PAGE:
Island teens looking for 'place to call their own'
On March 14, a team of teens from grades 7 to 10, will make a presentation to the Town Council on why they need a meeting place of their own.
The teens currently meet at the Senior Center on Wednesday and Friday afternoons, but they cannot leave anything there, Melissa Minto, the town's teen co-ordinator, said. "We can't leave puzzles or games already started, and we can't leave food or unfinished art projects," Minto said. "It's all in my car, or at my house," she added.
Minto said the Jamestown teens have visited two dedicated teen centers in Newport and "are really envious" of what they have seen there. She described facilities with 15 or more computers, a cafe, tutoring sessions after school, and even a "recording and performing studio" at the new teen center at the Newport Boys and Girls Club.
"They really want a place to call their own," Minto said.
The presentation to the council will include the successes the teen center has already had, the level of participation, and the "vision" the teens have for their own place.
Councilwoman Barbara Szepatowski, who has taken an interest in the teen group, said that she has been working with Minto and Laura Hosley of the island's Substance Abuse Prevention Task Force on ideas for a permanent teen facility. Szepatowski credited Hosley with coming up with an idea to add a second floor to the front of the Community Center, which so far has been met with positive reactions, the councilwoman said.
"There are too many kids hanging around town at night," Szepatowski said, adding, "We have to get them a place seven days a week." She would like to see a teen center that would be open and available until 10 p.m. each evening, Szepatowski said.
She, Minto and Hosley are working on a grant application to get funds to do a structural analysis of the Community Center to determine if it could support a second floor, Szepatowski said.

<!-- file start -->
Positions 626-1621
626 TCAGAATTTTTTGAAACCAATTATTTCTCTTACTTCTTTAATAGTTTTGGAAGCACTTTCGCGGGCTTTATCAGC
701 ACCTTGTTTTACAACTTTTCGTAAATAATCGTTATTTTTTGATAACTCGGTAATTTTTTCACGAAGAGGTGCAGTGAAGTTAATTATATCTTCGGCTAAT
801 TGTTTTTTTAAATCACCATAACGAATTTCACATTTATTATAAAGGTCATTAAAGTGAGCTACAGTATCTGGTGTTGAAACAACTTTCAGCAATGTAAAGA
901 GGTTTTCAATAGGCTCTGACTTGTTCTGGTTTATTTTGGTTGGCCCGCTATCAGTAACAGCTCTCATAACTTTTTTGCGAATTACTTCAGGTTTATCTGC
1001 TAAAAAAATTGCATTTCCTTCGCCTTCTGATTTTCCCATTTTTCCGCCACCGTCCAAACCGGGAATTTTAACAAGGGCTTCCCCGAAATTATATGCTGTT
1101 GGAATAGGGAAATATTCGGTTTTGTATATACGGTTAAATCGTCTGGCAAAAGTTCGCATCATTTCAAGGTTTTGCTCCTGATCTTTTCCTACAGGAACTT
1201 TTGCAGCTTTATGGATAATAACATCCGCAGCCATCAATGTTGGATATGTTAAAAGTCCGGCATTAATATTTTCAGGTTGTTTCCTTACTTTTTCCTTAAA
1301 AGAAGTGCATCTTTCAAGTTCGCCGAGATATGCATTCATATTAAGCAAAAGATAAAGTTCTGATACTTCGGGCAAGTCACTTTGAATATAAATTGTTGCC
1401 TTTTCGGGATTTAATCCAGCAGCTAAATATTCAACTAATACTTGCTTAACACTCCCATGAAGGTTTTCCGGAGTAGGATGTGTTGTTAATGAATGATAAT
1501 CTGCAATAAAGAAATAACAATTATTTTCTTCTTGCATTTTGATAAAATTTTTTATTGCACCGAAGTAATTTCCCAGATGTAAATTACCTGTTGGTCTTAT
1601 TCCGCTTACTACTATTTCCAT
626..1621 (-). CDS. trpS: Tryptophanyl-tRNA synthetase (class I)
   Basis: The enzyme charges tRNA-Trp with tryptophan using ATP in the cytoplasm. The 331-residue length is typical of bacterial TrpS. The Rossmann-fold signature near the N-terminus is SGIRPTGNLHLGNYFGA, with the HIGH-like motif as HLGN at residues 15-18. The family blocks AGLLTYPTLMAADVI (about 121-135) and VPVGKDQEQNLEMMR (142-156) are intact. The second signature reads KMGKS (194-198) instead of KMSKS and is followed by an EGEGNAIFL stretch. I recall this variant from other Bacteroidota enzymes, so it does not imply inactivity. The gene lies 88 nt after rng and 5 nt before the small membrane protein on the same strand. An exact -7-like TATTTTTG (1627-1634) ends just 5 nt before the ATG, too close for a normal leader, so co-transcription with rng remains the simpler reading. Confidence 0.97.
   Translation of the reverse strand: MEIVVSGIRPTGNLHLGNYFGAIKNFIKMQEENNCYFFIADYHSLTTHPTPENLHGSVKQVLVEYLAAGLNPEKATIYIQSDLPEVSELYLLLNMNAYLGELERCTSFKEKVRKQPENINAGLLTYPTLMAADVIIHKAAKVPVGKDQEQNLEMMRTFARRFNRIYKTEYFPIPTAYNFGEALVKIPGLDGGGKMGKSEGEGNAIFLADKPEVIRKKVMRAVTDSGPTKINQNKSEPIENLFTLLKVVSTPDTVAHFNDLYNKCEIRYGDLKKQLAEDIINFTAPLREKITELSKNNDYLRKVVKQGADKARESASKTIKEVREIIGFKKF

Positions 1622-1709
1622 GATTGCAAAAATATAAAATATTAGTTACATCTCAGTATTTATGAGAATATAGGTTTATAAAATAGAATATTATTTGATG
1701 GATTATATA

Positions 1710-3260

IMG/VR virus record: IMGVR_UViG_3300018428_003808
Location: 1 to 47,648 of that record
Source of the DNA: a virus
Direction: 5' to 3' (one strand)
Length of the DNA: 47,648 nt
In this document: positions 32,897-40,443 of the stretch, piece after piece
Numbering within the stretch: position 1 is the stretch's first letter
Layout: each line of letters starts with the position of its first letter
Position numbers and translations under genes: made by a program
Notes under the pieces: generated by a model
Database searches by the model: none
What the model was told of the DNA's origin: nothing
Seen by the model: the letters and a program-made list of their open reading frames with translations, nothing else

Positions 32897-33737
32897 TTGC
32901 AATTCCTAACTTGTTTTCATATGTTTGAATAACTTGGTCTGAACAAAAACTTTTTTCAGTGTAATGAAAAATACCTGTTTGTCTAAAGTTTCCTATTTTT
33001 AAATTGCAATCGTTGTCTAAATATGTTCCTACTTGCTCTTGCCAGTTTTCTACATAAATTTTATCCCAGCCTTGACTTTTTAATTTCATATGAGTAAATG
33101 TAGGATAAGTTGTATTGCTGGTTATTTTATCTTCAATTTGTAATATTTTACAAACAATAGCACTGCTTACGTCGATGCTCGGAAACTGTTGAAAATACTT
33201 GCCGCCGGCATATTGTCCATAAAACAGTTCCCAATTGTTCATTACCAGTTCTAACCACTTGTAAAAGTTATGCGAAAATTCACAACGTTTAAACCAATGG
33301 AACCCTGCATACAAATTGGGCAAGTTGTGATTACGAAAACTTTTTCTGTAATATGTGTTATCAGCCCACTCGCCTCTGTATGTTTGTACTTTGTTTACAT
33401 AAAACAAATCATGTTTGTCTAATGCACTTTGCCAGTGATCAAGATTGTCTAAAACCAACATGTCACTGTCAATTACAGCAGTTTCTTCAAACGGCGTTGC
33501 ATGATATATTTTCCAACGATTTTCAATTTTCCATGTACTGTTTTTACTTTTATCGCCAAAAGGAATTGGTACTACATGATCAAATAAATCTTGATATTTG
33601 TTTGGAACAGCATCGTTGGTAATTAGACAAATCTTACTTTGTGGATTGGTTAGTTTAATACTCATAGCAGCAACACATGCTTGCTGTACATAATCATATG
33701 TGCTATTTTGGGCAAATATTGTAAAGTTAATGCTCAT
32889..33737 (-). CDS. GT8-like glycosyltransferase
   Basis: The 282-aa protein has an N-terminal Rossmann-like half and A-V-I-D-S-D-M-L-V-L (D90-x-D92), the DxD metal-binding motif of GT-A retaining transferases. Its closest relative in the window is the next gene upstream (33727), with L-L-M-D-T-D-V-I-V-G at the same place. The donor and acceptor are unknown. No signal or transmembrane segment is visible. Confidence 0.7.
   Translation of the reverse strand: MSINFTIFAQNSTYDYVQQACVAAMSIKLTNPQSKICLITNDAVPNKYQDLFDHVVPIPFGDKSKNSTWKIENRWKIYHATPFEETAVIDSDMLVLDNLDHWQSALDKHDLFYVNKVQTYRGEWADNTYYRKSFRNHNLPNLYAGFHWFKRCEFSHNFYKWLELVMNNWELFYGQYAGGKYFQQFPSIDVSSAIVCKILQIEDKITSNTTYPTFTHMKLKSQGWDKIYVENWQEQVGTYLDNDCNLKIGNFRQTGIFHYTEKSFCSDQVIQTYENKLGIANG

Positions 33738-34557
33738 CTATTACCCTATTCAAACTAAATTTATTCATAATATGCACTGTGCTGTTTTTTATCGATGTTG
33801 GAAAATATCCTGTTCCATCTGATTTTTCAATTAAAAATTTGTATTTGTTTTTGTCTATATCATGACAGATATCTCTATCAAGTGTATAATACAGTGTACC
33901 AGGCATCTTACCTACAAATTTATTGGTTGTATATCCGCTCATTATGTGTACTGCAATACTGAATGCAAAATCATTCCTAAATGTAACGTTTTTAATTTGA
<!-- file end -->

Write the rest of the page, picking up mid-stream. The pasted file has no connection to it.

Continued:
Recreation Director Matt Bolles said that while the second floor "is just an idea" at this point, "I think it's a great idea." He noted that the Community Center is within walking distance of the school and the central location makes it very accessible to teens who cannot drive.
The front section of the Community Center is approximately 1,800 square feet, Bolles said, adding that while he is not an engineer, "what I know about this building is that it's structurally sound."
Bolles recalled that many years ago, when the police station was in the recreation center, a plan was discussed to add a second floor for a new, larger police station. Bolles said that there might already be structural data from that proposed project, which was voted down in favor of a separate police station.
'Cafe night' planned
The youth and organizers of the island's Teen Center are hoping to learn about new opportunities for community involvement at the upcoming March 22 "Cafe Night."
Teen co-ordinator Melissa Minto said that she is hoping that several adult organizations will provide brochures or perhaps a spokesperson to attend the event to talk about what services or opportunities they can provide to island teens. She said she is also hoping that youth groups previously unaffiliated with the Teen Center will provide information on clubs, bands, and other activities that teens can join, Minto added.
She said that her teens keep telling her they are bored in the community, and "I want to show them what's out there," to get them involved and interested in being part of their town.
The Cafe Night will take place at the Teen Center, 6 West St., from 4 to 8 p.m.
The cafe will include food and live music and also give teens a chance to visit the resource tables and talk to people who might provide interesting opportunities.
Other teen activities include involvement in the newly-formed Jamestown Youth Council, which is participating in the Newport County Youth Council sessions once a month in Newport. The teens will take part in planning a statewide youth summit, to take place at the end of June, Minto said.
She is working with them to come up with ideas for the summit and "giving them the skills to take their ideas from thoughts to reality," Minto said.
The event will run for three days, and they are currently looking for a location to act as host. Brown University and Salve Regina University are being considered for the summit, Minto said.
Locally, Minto said that the teens are working on a number of upcoming projects like a May "chalk extravaganza" in which everyone will be given a section of pavement on which to create a work of art with sidewalk chalk. They are also working on a proposal to create a town mural project on public property, Minto said.
Anyone with an idea for a teen internship or projects that teens can participate in is asked to call Minto at 741-0562 or e-mail her at firstname.lastname@example.org.